1. Diets teach us to pay attention to what we eat. Whether you are focusing on protein, carbs, fat, vegetables, fish, etc. the very fact that you are focusing on what you are putting in your mouth is a positive for most diets. You are reading ingredient and nutrition labels and learning about the nutrients your body is taking in. And almost all modern diets recommend you eat less processed food and more minimally processed, nutrient rich foods. BINGO! 
  2. Diets teach us to pay attention to when and how we eat. Whether you are supposed to go 16 hours without eating, eat every 2 hours or somewhere in between, a diet plan will force you to plan out your food intake in advance and leave you less likely to hit the drive-thru last minute or forget to eat. Regular eating patterns are important for appetite control, hunger cue awareness, consistency and building healthy food choice habits.
  3. Diets teach us about food choice. At some point in almost every diet, “the splurge” is built in. Whether it's a cheat meal, cheat day or just a loosening of the reins after weeks of restriction, you are forced to make choices about what foods are really worth it to you. A splurge teaches us how to be just as mindful about the less healthy food and drinks we put in our body as it does the healthy. Do I really want this cookie or is it just a habit? Is it something I enjoy and will savor without guilt? Can I have just a little bit and be satisfied? What am I really craving?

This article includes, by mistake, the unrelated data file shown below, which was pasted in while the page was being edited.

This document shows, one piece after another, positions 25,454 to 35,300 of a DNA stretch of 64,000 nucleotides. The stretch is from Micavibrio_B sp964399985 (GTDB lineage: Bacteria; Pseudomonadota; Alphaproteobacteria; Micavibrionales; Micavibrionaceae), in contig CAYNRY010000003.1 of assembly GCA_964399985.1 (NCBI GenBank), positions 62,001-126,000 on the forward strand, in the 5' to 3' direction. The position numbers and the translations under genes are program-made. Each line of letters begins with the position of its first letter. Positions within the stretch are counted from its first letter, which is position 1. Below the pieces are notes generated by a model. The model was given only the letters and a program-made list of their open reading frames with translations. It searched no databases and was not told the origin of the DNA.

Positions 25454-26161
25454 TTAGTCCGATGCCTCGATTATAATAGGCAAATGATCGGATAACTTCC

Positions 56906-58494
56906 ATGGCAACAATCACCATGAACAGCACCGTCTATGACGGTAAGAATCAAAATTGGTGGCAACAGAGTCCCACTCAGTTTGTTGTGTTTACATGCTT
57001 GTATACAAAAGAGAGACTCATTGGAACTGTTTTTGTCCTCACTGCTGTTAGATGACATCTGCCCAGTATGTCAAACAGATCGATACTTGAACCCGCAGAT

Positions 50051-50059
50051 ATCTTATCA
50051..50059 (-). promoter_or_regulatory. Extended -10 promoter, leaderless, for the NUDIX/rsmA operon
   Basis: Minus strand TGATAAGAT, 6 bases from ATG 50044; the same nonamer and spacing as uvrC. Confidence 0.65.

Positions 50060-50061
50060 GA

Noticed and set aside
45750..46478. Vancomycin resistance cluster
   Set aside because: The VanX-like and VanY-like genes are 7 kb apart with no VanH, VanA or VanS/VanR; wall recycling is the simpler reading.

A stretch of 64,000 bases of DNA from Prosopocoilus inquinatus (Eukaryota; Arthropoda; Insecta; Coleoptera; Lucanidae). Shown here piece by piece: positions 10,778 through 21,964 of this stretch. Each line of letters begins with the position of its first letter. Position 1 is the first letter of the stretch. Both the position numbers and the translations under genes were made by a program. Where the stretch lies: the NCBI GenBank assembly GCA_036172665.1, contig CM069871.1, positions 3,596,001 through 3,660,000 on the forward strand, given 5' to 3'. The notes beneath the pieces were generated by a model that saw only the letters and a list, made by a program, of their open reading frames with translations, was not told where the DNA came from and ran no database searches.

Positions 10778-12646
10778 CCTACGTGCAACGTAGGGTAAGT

4. Diets teach us to move more and exercise. You can’t out exercise a bad diet, but you also can’t out diet a stationary body. A consistent exercise routine allows your body to take the healthy food you are feeding it and convert it to energy. Building muscle and burning fat is where you find the magic synergy of a well designed eating and exercise plan.   

So while there is no one best diet out there, there is plenty to learn from the focus that diets put on our nutrition and health.  Most popular diets have a lot in common and focusing on these common elements can benefit most. To maintain long term success over quick fixes, seek to build small habits one at a time that are maintainable. One extra serving of veggies per day over a year is better than 5 servings everyday that you only maintain for a month.  A 30-minute dance or yoga class that you enjoy and do twice a week is better than the treadmill you end up using to store piles of laundry. A daily walk with your dog is better than the 5 mile run you give up after a few tries because you hate running. Work to find your fit and when you do, you will replace the word diet with healthy lifestyle.  

Amy Beyer, Certified Nutrition Coach & Group Fitness Instructor, Kelly’s Bootcamp & Inergy

Posted by Amy Beyer with

12345678910 ... 2021